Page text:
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The National Park of Vorpommersche Boddenlandschaft
Welcome to the largest national park in Mecklenburg-Vorpommern
National Park of Vorpommersche Boddenlandschaft in Mecklenburg- Vorpommern

18375 Born/Darss
Am Wald 13


National Park of Vorpommersche Boddenlandschaft in Mecklenburg- Vorpommern
Between the Darss-Zingst Peninsula, the Isle of Hiddensee and the west coast of the Isle of Ruegen lies one of the few still unspoiled and natural large scale landscapes in Central Europe. The characteristic landscape of this coastal region is the result of natural coastal development and human activity over the centuries. The landscape was basically formed during the last Ice Age.   Nationalpark Vorpommersche Boddenlandschaft in Mecklenburg- Vorpommern
After enormous ice masses thawed the Baltic Sea rose and reached its present level 5 - 6000 years ago. The land was partially flooded and ridges were left behind asislands.Since then the sea, the wind and pounding waves have been changing the terrain in a continuous process. Land has been eroded from one place and deposited in another to form a unique labdscape and living conditions.
roost for cranes in Central Europe There are extensive shallow water regions in the National Park which are home to many invertebrates such as worms and shellfish. These in turn are a source of nourishment to countless birds of passage. The shallows are well known as the most important roost for cranes in Central Europe.
It is the aim of the forestry authorities to turn the existing woodlands into forests. There are already large tracts of natural woodland in the nucleus of the National Park which could develop again if further exploitation of the wood ceases.
Alder brakes are developing in the marshy hollows between the sea barrages and the dunes; these are the conditions needed by amphibians for spawning.

Another important type of terrain is the reed flats which grow along the length of the Boddenküste like fences.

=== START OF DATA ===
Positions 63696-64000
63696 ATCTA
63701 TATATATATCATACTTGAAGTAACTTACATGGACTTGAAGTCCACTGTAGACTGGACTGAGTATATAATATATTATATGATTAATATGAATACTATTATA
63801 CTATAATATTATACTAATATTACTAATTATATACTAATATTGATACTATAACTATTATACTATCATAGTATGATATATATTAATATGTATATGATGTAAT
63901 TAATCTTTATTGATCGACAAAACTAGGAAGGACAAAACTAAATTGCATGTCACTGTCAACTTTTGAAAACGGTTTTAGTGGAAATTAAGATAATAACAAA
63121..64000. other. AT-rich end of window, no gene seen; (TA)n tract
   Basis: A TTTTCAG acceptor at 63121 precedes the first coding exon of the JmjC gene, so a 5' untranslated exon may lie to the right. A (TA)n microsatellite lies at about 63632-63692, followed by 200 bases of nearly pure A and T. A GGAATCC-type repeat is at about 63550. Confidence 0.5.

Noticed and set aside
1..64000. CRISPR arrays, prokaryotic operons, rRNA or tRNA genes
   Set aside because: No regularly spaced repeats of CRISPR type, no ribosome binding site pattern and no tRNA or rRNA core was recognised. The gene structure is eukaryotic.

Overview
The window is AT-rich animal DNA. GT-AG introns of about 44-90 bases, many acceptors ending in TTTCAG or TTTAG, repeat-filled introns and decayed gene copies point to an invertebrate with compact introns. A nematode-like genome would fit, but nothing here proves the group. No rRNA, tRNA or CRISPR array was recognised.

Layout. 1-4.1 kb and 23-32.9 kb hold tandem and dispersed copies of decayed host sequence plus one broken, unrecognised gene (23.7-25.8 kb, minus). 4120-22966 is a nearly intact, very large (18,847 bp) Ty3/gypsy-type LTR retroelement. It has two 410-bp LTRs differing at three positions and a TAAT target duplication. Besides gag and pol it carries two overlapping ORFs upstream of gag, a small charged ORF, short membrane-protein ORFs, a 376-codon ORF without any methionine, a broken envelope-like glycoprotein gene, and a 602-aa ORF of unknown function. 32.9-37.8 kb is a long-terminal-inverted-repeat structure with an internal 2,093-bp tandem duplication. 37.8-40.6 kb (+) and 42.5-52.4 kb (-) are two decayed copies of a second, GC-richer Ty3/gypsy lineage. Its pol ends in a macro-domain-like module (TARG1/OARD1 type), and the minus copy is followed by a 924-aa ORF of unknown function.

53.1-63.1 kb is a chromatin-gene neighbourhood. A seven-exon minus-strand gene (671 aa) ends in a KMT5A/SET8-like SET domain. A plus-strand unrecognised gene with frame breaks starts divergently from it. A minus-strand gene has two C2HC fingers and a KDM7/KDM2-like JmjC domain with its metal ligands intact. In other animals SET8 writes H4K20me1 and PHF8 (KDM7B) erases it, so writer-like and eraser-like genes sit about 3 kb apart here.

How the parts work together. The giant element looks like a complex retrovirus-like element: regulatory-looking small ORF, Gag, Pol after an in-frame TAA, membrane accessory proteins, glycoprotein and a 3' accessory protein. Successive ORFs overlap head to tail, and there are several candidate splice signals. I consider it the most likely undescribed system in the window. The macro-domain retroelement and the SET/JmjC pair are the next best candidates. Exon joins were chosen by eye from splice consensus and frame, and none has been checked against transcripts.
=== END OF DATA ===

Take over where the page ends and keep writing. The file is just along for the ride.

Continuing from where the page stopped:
They are interrupted in places by extensive salt flats which are
periodically flooded, for instance the islands of Ummanz and Kirr. The inaccessible and therefore unexplored reed flats are home to some very shy species of birds such as the reed warbler, reed kite, redshank, curlew, coot and other water birds which favour the colour salt flats as their last safe habitat.
Hiddensee is the largest island in the National Park and preserves with the sandflats an old cultivated landscape of singular beauty which is a paradise for insects and plants which also now need special consideration. The large recent land formations in the northeast and south of Hiddensee which have been "fed" by sand, gravel and stones carried from the steep coast of the northern point rank among the most natural areas and are especially carefully protected.
As well as being a nature reserve the National Park also serves as a leisure retreat for visitors. There is an extensive network of cycle and footpaths with vistas offering a superb view over the countryside and the prospect of a very enjoyable ramble through the National Park.
For information on the National Park please contact the foregoing address.

(The ownership and right of use of the pictures and illustrations used in this publcation remain the property of the National Park Authority i.e. MANET GmbH)